Finally, let all of you who are the Lord's servants indeed, make his service your great business and delight. As the servant, on his return from working in the field, is sent to work in the house, and to attend to his master's wishes, in the first place, and before he eats and drinks himself, so reckon you it, not a burden, but a pleasure, to pass immediately from one duty to another-in a word, to be always serving your heavenly Master. Serve him well, and serve him first. Attend to his honour, and to his cause, before you think of yourselves; and you will find that you will be gainers, and not losers, by this self-renunciation. Give him the glory of his grace, and he will bestow on you the blessings of his grace. Do your duty; and, depend on it, he will attend to your comfort. Glorify him by a simple reliance on his mercy, and by a careful obedience of his commandments. Thus, though you cannot profit him, as you may a fellow-creature, he will graciously accept your feeble endeavours to glorify him before man; and though you never can have any claim of merit, you shall have an abundant reward of grace. No service you do to him, or his, however slight, shall be overlooked; even a cup of cold water given to a disciple, in the name of a disciple, shall in no wise lose its reward. He will acknowledge you as his own at last, and address you in the gracious words, "Well done, good and faithful servants, enter ye into the joy of your Lord."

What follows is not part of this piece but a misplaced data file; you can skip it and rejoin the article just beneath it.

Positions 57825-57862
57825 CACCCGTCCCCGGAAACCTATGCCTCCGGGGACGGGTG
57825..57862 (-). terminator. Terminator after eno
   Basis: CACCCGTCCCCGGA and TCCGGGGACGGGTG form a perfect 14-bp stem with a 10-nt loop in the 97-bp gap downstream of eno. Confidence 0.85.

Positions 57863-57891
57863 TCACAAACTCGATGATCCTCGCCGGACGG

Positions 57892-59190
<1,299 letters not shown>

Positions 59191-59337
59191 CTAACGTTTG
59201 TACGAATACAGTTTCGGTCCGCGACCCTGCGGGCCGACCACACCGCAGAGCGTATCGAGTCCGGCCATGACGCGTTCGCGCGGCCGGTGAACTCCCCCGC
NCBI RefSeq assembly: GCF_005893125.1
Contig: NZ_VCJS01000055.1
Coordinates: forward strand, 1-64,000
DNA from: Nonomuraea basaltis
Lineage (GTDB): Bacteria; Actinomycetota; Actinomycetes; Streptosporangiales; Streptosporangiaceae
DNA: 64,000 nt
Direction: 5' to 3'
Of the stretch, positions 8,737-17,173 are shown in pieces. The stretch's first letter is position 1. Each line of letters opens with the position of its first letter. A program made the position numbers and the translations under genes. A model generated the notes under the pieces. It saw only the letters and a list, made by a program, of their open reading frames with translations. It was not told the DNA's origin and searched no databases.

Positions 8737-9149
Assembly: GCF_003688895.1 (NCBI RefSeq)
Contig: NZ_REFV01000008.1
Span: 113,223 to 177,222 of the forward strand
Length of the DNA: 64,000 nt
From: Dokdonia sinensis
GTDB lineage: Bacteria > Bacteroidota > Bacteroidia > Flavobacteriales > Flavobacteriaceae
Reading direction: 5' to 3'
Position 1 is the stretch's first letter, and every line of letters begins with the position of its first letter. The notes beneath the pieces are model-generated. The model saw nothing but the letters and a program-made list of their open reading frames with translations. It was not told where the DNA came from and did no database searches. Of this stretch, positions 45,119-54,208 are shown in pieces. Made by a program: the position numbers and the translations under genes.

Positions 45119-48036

LUKE XVII. 11-19.

"And it came to pass, as he went to Jerusalem, that he passed through the midst of Samaria and Galilee. 12. And as he entered into a certain village, there met him ten men that were lepers, which stood afar off: 13. And they lifted up their voices, and said, Jesus, Master, have mercy on us. 14. And when he saw them, he said unto them, Go show yourselves unto the priests. And it came to pass, that, as they went, they were cleansed. 15. And one of them, when he saw that he was healed, turned back, and with a loud voice glorified God, 16. And fell down on his face at his feet, giving him thanks: and he was a Samaritan. 17. And Jesus, answering, said, Were there not ten cleansed? but where are the nine? 18. There are not found that returned to give glory to God, save this stranger. 19. And he said unto him, Arise, go thy way, thy faith hath made thee whole."